donnage99

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sferrin said:
X-45, X-36, and Bird of Prey were all Boeing/McDonnell Douglas products. The X-47 is Northrop Grumman. So it doesn't necessarily follow that because the X-45 had it (apparently) that the X-47 would.
I never said x-45 has it(?) because x-47 had it. I said x-45b hasit(?) because x-45a had it.
 

sferrin

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donnage99 said:
sferrin said:
X-45, X-36, and Bird of Prey were all Boeing/McDonnell Douglas products. The X-47 is Northrop Grumman. So it doesn't necessarily follow that because the X-45 had it (apparently) that the X-47 would.
I never said x-45 has it(?) because x-47 had it. I said x-45b hasit(?) because x-45a had it.
"With x-47b's nozzle, it has to be some sort of fluidic thrust vectoring nozzle like that of the x-45, I assume?
 

donnage99

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sferrin said:
"With x-47b's nozzle, it has to be some sort of fluidic thrust vectoring nozzle like that of the x-45, I assume?
Yes, given that IF the x-47b has thrust vectoring in the first place, which is my first question. The part you quoting is that in case that the answer is YES. To quote myself:

"the x-47a pegasus does have a cylindrical thrust vectoring nozzle. However, does it also migrate into the x-47b."

The reason why I assume if it has thrust vectoring, it must be fluidic is because the way the nozzle is shaped which doesn't look like a mechanical thrust vectoring one, not because the boeing one also has it.
 

sferrin

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Where did you here the original X-47 had thrust vectoring? ???
 

donnage99

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sferrin said:
Where did you here the original X-47 had thrust vectoring? ???
I wonder if you read my original post at all, to quote myself:
"According to popular science, the x-47a pegasus does have a cylindrical thrust vectoring nozzle."
And I also provided the link:
http://books.google.com/books?id=iXmscaJ-c3QC&pg=PA40&dq=ucav#v=onepage&q=ucav&f=false (page 44)
 

sferrin

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donnage99 said:
sferrin said:
Where did you here the original X-47 had thrust vectoring? ???
I wonder if you read my original post at all, to quote myself:
"According to popular science, the x-47a pegasus does have a cylindrical thrust vectoring nozzle."
And I also provided the link:
http://books.google.com/books?id=iXmscaJ-c3QC&pg=PA40&dq=ucav#v=onepage&q=ucav&f=false (page 44)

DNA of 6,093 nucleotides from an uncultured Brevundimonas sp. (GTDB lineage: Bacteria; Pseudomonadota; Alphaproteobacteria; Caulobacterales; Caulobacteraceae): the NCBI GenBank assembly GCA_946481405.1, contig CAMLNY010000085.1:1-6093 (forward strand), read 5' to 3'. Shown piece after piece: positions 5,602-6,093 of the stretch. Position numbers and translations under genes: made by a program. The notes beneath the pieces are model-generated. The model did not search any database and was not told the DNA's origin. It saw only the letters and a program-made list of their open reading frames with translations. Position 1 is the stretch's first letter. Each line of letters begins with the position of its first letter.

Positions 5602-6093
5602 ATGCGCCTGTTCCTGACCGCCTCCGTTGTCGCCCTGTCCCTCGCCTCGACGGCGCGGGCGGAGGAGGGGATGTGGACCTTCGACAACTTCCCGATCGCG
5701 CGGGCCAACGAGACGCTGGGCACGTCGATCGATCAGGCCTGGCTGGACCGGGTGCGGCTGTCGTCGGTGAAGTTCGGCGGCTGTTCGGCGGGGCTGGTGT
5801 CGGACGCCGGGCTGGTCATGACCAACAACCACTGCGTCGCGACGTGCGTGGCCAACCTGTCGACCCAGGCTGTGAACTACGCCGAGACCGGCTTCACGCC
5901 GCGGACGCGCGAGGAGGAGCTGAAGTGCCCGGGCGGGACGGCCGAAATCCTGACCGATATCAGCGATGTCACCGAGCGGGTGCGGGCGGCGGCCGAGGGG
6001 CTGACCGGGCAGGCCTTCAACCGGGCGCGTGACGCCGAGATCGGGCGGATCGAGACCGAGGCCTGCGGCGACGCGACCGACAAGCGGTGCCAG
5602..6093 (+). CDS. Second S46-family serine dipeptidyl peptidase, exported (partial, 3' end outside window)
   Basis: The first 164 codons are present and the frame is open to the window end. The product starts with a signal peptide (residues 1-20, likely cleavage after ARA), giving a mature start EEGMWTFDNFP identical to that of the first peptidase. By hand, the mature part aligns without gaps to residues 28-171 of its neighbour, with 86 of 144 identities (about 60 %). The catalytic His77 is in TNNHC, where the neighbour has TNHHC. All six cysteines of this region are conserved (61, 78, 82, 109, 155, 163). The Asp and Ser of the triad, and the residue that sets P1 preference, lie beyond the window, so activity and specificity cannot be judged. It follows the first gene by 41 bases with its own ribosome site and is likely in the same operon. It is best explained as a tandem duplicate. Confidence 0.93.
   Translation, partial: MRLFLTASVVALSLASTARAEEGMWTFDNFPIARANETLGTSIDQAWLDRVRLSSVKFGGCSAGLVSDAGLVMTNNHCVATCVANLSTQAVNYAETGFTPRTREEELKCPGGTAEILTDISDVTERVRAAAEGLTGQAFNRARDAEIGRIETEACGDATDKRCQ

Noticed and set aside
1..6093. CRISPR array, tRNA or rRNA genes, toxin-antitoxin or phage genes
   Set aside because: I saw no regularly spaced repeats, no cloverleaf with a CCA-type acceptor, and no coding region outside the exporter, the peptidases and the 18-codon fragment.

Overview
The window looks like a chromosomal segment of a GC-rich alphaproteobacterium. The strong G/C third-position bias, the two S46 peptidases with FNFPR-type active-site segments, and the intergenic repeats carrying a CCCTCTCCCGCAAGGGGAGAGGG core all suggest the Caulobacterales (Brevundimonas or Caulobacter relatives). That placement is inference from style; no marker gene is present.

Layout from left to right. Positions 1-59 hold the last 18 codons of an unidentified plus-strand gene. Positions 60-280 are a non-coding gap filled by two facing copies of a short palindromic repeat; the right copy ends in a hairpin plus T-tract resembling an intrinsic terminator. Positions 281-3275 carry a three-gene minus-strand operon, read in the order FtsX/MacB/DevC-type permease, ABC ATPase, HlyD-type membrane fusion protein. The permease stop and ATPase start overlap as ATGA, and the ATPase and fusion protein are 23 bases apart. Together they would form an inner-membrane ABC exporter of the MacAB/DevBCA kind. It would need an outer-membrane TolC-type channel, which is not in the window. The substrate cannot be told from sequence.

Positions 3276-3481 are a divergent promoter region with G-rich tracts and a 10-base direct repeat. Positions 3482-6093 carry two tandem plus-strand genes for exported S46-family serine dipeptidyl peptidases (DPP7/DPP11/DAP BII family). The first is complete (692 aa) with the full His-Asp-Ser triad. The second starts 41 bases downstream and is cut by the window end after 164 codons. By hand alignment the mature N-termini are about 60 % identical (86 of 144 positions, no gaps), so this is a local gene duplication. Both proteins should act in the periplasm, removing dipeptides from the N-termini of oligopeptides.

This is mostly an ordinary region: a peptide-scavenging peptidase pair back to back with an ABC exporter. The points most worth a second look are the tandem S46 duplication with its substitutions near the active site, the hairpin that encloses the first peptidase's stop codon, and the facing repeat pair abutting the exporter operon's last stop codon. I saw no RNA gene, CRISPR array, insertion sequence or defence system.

I just skimmed it, sorry. I seem to have read "does" as "doesn't" (you know how the brain can fill in what you expect to see). I'm fairly certain Popular Science is wrong on the X-47A Pegasus having thrust vectoring. IF you look at the back end of it it's just your normal unmoving round nozzle (yes, I know how fludic TVC works) and outside of your Popular Science quote I don't recall hearing it ever mentioned (and PopSci is a ways down my list when it comes to accuracy). I tried searching in the AvWeek archive but for some reason it's only letting me look at the last 90 days which is useless. Anybody have a more definitive source than Popular Science?
 

LowObservable

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I'm sure that there is no TV on any of the current Northrop Grumman designs.
 

fightingirish

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XB-70 Guy said:
According to NG the X-47B will fly before the end of this year.
The first flight of the X-47B has been postponed by several months and will take place at Edwards Air Force Base, Calif. in the second quarter of 2010. Low-speed taxi testing is expected to commence in December 2009. Sea trials will be in 2012.
Source: http://www.aviationweek.com/aw/generic/story_channel.jsp?channel=defense&id=news/UCAS112509.xml&headline=UCAS-D%20Flight%20Slips,%20Sea%20Trials%20On%20Track

Matej's picture shows the rear. You see clearly the hook for carrier landings.
 

Abraham Gubler

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Matej said:
No, its the rear.
Ahh crap, well at least there are worse things to have mistaken rear for front...